Ah, El Rio. One of our favorite Friday Happy Hour places. Cheap drinks! Friendly staff! Smoking patio! And an outdoor altar dedicated to buddha, the virgin guadalupe, mickey mouse, and Carmen Miranda. Sure, sometimes you get panhandled by people playing pool. But sometimes you get a whole growers jar of bud for just watching some bitches purse. However, if you ever decide to take advantage of the $3.50 nachos they sell on weekends, you will surely thank me every day until you die, because the woman who makes them is SHEER MAGIC.
Of course, whenever we receive our nachos, we make sure to shower her with plenty of praise.
The proper procedure for consuming the magic nachos of magiclandia are as follows:
So, it was Yolanda’s last month in the Bay Area, and she wanted to visit all her favorite places, and this meant a field trip to the Big Gay Russian River.
“Do you think there’ll be any river left?” I asked, getting into the car. “y’know. California Drought.”
“We’ll see. Hopefully enough to splash around in at least.”
When we arrived at our destination, we parked in the same place we parked last year when we visited the Big Gay River–near a bar and grill which had steps leading down to a flat grassy area which leads to a trail which leads to the riverbanks.
Unfortunately, the way down to the riverbanks was cluttered with a bunch of stupid signs from the restaurant, all of which we totally ignored.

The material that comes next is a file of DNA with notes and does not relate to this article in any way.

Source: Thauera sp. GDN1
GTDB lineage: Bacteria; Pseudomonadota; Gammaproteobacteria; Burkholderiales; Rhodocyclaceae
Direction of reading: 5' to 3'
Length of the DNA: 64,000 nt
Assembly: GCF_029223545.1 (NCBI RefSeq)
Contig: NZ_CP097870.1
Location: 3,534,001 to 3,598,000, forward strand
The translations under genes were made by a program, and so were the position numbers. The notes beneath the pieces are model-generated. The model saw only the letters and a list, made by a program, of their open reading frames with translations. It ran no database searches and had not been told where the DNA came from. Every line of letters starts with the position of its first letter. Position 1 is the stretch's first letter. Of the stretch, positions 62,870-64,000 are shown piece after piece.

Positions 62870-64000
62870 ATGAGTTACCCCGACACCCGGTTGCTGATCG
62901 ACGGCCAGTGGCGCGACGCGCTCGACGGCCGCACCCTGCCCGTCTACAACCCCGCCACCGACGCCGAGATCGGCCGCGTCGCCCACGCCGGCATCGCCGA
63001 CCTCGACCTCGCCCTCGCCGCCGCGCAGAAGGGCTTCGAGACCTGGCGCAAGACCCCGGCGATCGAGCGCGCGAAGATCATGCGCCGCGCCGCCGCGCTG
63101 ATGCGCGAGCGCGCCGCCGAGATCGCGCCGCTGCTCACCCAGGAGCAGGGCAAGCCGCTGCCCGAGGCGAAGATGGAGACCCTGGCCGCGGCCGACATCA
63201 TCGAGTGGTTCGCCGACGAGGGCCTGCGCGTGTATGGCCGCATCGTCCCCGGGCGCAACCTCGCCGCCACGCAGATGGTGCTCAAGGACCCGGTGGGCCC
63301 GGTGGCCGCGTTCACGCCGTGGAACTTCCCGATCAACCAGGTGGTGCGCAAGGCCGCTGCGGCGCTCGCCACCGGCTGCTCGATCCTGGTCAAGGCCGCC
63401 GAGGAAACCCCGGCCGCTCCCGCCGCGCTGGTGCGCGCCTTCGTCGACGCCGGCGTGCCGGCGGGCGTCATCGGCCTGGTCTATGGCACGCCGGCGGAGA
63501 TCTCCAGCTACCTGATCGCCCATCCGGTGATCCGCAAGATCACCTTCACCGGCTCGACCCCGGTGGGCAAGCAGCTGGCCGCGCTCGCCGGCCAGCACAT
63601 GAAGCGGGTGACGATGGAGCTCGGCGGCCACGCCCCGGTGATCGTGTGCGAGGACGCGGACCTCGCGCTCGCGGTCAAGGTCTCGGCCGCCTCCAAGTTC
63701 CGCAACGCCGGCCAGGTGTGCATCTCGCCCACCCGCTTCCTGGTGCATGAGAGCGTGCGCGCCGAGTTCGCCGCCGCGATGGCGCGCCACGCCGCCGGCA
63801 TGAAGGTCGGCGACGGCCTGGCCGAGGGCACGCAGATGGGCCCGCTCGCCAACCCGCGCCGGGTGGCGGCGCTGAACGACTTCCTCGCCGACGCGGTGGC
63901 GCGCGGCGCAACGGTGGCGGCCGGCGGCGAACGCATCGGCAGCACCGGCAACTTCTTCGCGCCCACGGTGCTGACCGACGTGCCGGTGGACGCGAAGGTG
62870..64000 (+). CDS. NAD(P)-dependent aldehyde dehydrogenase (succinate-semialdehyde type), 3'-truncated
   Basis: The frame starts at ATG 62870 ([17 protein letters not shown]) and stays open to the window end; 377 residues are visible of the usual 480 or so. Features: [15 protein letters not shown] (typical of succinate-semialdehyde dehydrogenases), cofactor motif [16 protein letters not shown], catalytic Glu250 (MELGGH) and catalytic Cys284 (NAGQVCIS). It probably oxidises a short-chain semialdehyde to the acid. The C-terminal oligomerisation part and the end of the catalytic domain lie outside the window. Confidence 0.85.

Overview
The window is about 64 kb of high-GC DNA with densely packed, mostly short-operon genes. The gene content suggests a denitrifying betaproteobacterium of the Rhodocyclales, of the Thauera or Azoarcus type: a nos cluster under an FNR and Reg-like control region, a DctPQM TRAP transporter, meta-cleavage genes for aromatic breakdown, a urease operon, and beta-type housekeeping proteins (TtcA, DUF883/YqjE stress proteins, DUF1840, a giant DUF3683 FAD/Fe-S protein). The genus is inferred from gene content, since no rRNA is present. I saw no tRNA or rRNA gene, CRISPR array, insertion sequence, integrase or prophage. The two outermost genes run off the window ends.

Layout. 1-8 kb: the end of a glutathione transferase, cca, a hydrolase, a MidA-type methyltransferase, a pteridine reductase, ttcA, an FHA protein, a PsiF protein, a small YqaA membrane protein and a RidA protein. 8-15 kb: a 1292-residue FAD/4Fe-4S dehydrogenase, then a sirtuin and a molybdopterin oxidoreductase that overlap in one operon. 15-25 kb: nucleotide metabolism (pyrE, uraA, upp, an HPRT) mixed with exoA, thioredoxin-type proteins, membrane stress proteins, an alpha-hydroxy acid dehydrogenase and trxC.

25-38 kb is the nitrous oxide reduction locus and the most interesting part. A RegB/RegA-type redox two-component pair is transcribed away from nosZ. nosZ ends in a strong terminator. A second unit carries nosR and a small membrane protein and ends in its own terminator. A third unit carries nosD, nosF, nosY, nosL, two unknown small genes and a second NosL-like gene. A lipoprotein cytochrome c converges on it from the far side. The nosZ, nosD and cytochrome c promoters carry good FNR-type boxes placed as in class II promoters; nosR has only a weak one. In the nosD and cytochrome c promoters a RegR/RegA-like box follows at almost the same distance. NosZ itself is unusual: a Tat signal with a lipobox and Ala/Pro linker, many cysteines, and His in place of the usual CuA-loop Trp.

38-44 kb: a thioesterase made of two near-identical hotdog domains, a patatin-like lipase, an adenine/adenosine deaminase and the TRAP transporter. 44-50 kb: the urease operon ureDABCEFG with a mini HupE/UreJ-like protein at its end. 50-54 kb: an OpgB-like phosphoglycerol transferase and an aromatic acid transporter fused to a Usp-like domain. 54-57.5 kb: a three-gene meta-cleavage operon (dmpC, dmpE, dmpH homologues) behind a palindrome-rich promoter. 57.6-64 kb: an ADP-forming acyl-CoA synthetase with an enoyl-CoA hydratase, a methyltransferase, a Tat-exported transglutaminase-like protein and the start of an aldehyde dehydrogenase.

After all, we did this exact same thing last year when we went with Yolanda’s ex wife and ex wife’s friend Jess. And Jess had been going to this place for years. “Ah, they just put those up to scare people,” she said.
So, we followed the trail and shambled down the riverbank to a little spot where we set up camp. Then, we stripped down to our suits, took a few wizard bong rips, and then waded into the water.
“Man, the river is almost gone!” cried Yolanda.
“Does it get any higher than waist level?”
“I don’t think so. Ew, there’s weird mushrooms floating in the water! And fish poop!”
“It’s the kombucha river” I shouted. “Hey, I wonder if we could bottle this river and sell it at a health food store in the probiotic section.”
As I marched down the length of the river like a gladiator, I felt fortunate to have my trusty water socks on to protect me from whatever evil things were lurking at the bottom of the river. And they most certainly were there, just waiting for me.
I have traumas. Because of this incident from my childhood, which took place at my Grampas Cabin:
Ever since then, I’ve been fearful of swimming in anything but a hyper-chlorinated pool. After the leech incident, I wore jelly shoes until they went out of style. Then I wore flip-flops. Then I discovered the magic protection water socks.
I walked about two blocks up the river, still only reaching about waist high. It was some bullshit. At some point, I ducked down into the water so my shoulders were covered.
I then proceeded to “run” in the water, clawing the kombucha mushrooms and dead fish poops like I was some sort of toxic avenger animal. Reliving my old track and field days from childhood.
“Dude, this is actually a really good workout!” I shouted to Yolanda. “Even better than swimming. I’m running! IN the water!”